Friday, 31 March 2006

Urban Agriculture - Jac Smit

Urban Agriculture: Improving the Environment for Living and Contributing to a Sustainable Ecosphere
© By Jac Smit, February 2006

Global warming has reached the 'Tipping Point'. Kyoto and similar 'one big solution' strategies are as obsolete as the dinosaurs. Today we need one billion small steps where we live and breath.

Archeology tells us that farming inside the city wall and at its perimeter existed 4,000 years ago on the Indus, Tigris and Euphrates and within another thousand years on the Jordan River [consider a. Agriculture, b. City, c. Agriculture-in-the-city]. We know that this intensive form of agriculture moved from the Middle East to European walled cities after the so-called Dark Ages and the Black Plague.

The 19th Century industrial revolution introduced: germ theory, the steam engine, railroads, chemical fertilizers and cities without walls. Farming the City became less essential and began a long decline. We learned that garbage and wastewater caused disease. Chemical fertilizers reduced the need and utility of urban waste for soil maintenance and enrichment. Railroads replaced rivers, dirt roads and canals and enabled farmers in relatively remote places to serve city markets.

The 20th Century, perhaps the second half more than the first, brought the world "Agribusiness" and/or the Agrifood industry. The vertical integration from farm to market of Agribusiness, more integrated than any other industry, brought the industrialized countries of Europe and North America cheap reliable food year-round. It also established methods of production, processing and distribution that kicked-off the demise of a sustainable ecosphere.

We first became aware of this death knell with the publication of Rachel Carson's "Silent Spring" in 1976. Now-a-days we receive monthly, if not weekly, new data to affirm her prediction. What we hear/read much less about is the turn-around of the AgriFood industry.

The second half of the 20th century brought the end of the City as it had existed for 4,000 years. Urban human settlements now consist of: a. central city, b. suburbs and c. exurbs. The geographers' description is: a. Megapolis [multicentered with millions of us] b. Metropolis [usually one center and hundreds of thousands or a few million] and c. Micropolis [one central place and tens of thousands]. The last is substantially related to limited access highways. Urban geographic areas covered somewhat less than 3 percent of the earth and agricultural areas somewhat over 30 percent in year 2000.

The 21st Century City is fast becoming a polka dot pattern of settlements rather than an octopus with a dense center and several rambling arms:

The 21st Century welcomes the return of urban agriculture [UA] and its beginning of improving the environment for living in Mega, Metro and Micro, and slowing the deterioration of earth's ecosphere. A big assertion; And there is a lot of evidence, more than can be presented in a short article, but we can sketch the basics.

Its not only environmentalists, consider a 2004 study by NASA [not an agriculture, food or environmental corporation]. NASA found that in the lower 48 American states that the three percent of the geographic area that was urbanized [night lights] had the agricultural capacity of the 39 percent that was being farmed. Theirs was a complicated equation that included: soil, water, temperature, carbon and nitrogen cycles and more.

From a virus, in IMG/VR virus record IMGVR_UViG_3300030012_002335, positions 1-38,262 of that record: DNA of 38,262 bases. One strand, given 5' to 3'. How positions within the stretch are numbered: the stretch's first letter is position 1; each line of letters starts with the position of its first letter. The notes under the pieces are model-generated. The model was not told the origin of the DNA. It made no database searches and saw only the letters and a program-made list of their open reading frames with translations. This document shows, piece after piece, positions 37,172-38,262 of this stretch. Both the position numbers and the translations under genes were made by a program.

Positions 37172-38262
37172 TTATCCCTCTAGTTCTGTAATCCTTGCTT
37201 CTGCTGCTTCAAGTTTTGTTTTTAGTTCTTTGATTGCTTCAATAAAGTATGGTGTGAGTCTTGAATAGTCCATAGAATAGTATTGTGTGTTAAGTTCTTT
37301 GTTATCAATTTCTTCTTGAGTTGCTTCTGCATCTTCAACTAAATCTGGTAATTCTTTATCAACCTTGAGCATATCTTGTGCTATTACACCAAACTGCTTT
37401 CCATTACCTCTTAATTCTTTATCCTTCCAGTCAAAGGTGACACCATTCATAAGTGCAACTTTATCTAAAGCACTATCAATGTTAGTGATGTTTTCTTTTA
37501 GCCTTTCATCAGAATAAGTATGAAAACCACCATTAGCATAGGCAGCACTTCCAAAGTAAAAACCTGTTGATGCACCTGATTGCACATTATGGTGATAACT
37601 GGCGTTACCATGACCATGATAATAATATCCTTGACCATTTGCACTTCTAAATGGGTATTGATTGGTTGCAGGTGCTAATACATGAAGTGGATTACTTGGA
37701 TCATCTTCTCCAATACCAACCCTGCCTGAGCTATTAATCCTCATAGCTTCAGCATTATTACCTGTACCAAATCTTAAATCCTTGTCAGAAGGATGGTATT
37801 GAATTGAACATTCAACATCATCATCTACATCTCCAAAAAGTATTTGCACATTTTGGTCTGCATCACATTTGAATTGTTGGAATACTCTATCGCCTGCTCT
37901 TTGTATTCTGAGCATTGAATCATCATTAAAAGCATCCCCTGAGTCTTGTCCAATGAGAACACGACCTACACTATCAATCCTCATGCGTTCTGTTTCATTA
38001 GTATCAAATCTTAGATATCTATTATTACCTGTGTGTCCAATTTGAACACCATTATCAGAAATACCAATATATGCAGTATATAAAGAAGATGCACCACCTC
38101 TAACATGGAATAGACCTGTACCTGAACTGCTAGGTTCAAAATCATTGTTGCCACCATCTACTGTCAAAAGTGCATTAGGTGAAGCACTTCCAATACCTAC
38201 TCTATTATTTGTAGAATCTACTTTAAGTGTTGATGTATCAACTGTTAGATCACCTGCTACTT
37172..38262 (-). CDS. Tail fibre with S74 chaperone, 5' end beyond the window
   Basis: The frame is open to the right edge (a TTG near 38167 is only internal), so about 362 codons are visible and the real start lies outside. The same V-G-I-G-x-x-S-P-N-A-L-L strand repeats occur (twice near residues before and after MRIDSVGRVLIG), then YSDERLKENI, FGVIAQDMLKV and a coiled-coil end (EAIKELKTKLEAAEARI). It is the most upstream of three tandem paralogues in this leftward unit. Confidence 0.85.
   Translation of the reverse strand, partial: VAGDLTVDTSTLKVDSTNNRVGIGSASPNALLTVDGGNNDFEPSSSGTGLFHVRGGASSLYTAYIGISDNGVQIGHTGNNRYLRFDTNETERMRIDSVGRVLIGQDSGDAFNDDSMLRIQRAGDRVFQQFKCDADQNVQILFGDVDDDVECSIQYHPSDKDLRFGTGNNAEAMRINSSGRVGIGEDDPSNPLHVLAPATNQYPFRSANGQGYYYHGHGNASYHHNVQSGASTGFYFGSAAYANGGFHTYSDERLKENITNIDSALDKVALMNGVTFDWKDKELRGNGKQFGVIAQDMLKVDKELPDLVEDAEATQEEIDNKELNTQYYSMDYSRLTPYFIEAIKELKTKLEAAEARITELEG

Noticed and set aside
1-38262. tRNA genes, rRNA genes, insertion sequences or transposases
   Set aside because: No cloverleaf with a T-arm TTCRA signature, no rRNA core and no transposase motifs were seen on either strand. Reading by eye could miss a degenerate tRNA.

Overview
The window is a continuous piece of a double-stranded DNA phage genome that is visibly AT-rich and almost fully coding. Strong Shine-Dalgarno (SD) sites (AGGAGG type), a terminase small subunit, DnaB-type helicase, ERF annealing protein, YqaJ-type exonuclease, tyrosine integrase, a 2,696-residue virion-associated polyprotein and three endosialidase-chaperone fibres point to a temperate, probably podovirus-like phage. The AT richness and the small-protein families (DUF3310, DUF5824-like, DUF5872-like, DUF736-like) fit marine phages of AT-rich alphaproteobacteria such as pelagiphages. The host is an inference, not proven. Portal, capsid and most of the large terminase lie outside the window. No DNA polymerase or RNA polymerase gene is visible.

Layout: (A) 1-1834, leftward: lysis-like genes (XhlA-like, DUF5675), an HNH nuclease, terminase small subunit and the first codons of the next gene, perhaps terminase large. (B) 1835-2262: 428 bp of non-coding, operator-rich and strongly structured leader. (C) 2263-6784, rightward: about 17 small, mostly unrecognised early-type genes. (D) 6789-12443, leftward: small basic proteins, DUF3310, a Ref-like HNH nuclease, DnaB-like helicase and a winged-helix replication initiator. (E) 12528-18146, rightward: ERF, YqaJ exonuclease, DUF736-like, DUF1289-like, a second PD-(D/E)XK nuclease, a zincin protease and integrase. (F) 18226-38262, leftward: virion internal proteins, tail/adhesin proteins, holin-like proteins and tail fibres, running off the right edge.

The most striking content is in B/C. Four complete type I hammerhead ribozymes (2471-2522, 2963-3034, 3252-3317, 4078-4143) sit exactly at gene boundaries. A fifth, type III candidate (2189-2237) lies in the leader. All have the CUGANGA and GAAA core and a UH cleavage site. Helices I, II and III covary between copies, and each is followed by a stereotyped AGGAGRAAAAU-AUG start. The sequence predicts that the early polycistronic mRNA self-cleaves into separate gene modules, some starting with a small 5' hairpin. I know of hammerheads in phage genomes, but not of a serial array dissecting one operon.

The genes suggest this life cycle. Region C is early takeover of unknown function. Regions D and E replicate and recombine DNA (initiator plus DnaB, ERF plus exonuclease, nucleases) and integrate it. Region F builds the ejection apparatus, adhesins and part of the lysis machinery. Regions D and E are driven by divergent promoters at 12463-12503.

Studies by many other government, private and institutions have determined that the intensive production methods typical of UA produce 10 to 15 times as much food per square meter or acre as typical rural agriculture. 'Tis consistent with the NASA finding. Studies in Russia following Perestroika found that the small Dacha Gardens produced ten times as much per acre as the State farms with one-tenth the capital investment.

The 21st century human settlement pattern delivers the end of the short-lived [150 years] separation of the city and agriculture and its negative impact on the environment for living and the ecosphere.

Urban development in American metropolitan areas from 1990 to 2000 placed one household per acre, including malls and highways. Pre WW II urban density was approximately eight households per acre. The food market is moving to the farmer.

What makes urban agriculture viable today and into the future?

1. There is space for farming in our new settlement pattern:
2. UA produces ten times as much per acre or more:
3. "Waste is Food", UA uses household, restaurant, and food shop waste and processed waste water as inputs to production:
4. UA is energy efficient. Agribusiness uses ten to 15 calories of petroleum energy to deliver one calorie of food energy to the market shelf. UA uses one to three.
5. The internet [listservs] enables the UA farmer to grow and deliver to the nearby market [Cisco over Sysco and farmers' market over Wal-Mart]
6. Small-scale drip irrigation uses one tenth +/- as much water as trench irrigation:
7. UA delivers green space in the city at not cost to the taxpayer, 'land rent':

What are the benefits to the Environment for Living and the Ecosphere?

1. Green cities are healthier for children and adults: 2. Fewer farm acres means more forests, prairie and wetland:
3. Waste is Food means less pollution:
4. Energy efficiency equals less pollution:
5. Rich soil replacing pavement and packed earth, green roofs replacing tar & metal sequesters carbon and reduces global warming.

One billion small steps are urgently needed to extend life on Earth. Farming the city provides an opportunity for such small steps, where the majority of us live and breath.

Farming the city provides a greener healthier environment for living. Farming the city reduces global pollution and slows the progress of global warming. And Urban Agriculture does these things while building a secure economy and a healthy diet.